Pwyllgor Iechyd, Gofal Cymdeithasol a Chwaraeon

Health, Social Care and Sport Committee

HSCS(5)-10-18 Papur 2 / Paper 2


Mind Cymru’s evidence to the Health, Social Care & Sport Committee’s Inquiry into Suicide prevention


We welcome the Committee’s inquiry into suicide prevention and the renewed focus it has brought to this important area of work. In preparing our submission, we consulted with both our supporters and our network of Local Mind’s – who deliver a range of mental health services across Wales. Below is a thematic overview of the responses we received.


Public engagement on suicide prevention

We wanted to make it easy for individuals to share their views with the Committee on the actions necessary to improve suicide prevention. We also wanted to consult so that our own work in this area is well informed by the views of our beneficiaries and supporters, many of whom have lived experience of mental health problems.

We emailed a survey link to our network of campaigners on 27th November 2017 asking for their views on three questions related to suicide prevention:

·         How could mental health services and support in Wales be improved to prevent someone from feeling suicidal?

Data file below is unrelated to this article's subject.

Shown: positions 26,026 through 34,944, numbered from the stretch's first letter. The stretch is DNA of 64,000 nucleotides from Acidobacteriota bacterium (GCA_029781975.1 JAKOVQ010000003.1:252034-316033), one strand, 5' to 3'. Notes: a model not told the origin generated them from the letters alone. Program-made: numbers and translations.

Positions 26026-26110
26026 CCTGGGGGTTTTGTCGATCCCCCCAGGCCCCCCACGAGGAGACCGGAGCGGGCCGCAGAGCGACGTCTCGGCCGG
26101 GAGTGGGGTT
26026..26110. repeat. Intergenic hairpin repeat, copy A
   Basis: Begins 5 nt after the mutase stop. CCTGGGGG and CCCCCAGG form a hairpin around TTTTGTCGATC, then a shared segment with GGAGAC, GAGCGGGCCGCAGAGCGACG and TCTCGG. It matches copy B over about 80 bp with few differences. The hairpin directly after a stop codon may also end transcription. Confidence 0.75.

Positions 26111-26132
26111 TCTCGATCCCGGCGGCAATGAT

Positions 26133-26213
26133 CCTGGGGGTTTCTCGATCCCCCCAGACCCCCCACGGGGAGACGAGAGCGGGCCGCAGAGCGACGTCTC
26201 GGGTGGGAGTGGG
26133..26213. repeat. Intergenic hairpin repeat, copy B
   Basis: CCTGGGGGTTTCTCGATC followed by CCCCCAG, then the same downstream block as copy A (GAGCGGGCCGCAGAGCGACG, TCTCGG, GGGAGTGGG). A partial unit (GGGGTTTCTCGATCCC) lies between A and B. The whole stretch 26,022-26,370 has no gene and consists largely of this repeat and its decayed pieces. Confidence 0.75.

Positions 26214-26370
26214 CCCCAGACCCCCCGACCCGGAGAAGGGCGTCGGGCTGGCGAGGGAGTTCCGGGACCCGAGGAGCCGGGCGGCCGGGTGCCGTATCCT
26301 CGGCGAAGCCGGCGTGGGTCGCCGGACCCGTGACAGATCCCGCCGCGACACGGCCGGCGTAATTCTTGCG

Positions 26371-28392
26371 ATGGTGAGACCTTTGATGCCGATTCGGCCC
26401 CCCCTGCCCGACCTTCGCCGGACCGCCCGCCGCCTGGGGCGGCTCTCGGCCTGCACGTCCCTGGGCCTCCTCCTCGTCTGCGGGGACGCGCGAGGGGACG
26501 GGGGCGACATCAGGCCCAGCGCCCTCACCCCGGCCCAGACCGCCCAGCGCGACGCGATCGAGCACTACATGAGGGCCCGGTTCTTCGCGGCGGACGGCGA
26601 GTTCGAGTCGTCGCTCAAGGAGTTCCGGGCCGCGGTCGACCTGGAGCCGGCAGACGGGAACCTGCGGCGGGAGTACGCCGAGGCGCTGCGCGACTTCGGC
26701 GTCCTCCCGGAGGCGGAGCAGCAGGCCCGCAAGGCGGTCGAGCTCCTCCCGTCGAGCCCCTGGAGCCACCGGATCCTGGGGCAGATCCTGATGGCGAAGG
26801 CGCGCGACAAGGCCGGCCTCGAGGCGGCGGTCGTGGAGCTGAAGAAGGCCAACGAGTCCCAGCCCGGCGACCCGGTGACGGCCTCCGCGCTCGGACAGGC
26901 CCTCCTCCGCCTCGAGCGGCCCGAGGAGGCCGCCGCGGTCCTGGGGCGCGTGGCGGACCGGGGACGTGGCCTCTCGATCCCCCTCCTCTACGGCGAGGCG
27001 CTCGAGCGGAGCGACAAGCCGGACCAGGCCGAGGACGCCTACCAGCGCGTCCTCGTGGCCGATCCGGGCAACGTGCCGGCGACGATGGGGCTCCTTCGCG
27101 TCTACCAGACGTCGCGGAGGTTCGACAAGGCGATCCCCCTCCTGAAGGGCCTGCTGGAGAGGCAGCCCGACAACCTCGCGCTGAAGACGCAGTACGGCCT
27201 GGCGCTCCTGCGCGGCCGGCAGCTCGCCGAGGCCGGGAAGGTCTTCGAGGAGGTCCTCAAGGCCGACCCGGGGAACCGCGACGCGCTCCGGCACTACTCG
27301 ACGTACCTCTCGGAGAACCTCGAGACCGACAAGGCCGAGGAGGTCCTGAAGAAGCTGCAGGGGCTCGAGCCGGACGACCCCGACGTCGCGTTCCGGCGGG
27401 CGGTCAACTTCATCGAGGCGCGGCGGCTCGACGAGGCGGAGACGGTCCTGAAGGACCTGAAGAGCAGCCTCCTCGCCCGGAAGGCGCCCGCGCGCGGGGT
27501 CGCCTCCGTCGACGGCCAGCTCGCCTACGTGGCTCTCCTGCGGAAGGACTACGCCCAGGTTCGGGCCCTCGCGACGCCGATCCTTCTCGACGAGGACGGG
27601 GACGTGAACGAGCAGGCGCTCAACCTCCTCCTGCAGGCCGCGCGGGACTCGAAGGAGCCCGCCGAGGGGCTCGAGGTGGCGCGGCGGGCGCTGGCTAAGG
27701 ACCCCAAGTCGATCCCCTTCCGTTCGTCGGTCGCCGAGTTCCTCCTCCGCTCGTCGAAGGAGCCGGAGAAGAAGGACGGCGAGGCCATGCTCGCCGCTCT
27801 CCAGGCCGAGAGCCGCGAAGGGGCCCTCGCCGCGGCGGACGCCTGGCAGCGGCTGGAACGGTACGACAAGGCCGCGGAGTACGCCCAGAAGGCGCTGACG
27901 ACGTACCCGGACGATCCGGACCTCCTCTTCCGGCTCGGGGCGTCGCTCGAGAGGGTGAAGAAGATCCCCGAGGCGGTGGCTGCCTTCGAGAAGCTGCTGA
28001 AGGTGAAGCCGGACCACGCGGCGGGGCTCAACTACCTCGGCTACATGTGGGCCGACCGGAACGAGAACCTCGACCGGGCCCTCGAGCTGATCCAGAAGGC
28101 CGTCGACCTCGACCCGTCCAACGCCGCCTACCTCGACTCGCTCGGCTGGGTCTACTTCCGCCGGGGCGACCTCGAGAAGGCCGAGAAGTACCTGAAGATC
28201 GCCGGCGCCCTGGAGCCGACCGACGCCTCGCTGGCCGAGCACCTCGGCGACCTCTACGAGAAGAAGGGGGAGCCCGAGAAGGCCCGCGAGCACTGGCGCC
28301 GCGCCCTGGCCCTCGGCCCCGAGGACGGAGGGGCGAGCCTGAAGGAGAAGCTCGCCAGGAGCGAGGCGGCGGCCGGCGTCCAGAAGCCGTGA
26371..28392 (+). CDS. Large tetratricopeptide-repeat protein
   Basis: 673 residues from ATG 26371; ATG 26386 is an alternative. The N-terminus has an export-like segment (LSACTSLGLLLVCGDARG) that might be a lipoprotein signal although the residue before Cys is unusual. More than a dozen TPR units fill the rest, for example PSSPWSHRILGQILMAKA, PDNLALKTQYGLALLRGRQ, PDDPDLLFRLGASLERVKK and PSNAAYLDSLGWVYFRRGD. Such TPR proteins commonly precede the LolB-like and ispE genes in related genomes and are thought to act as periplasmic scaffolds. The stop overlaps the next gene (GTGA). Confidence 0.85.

·         What needs to improve in mental health services to better support someone who is feeling suicidal?

·         What other measures, outside of mental health services, could be put in place to help prevent suicide?


This paper gives an overview of the 75 responses received. Many responses were clearly from people with personal experience of crisis, suicidal ideations or that of a friend or family member.

Key issues

How could mental health services and support in Wales be improved to prevent someone from feeling suicidal?


Primary care, waiting times & access to talking therapies

Reducing waiting times for access to mental health support and specifically talking therapies was cited as a key factor in many responses. Respondents felt that lengthy waiting times caused their mental health to deteriorate and that quicker and easier access to mental health services would help prevent suicide.

“I feel suicidal a lot. I would like to be able to speak to a doctor straight away and not wait for a call back. maybe if the waiting lists weren’t so long for therapy so many people wouldn’t reach the point of feeling suicidal.”

“I live in Cardiff and there are long waiting lists for support groups for mental health issues. You are not told how long the waiting list will be which can make mental illness worse.”

Many respondents mentioned high-thresholds for accessing mental health services and the need for earlier-intervention to prevent people from becoming more unwell.  

 “Not really any help at all unless you try suicide or something else as drastic first.”

“As early intervention as possible, particularly with children; easier access and every referral should have an assessment at least.”

“Early intervention, especially for young people (CAMHS are refusing a lot of referrals).”

Another issue that was frequently mentioned was the need for better ongoing support and better follow-up following an intervention or course of therapy.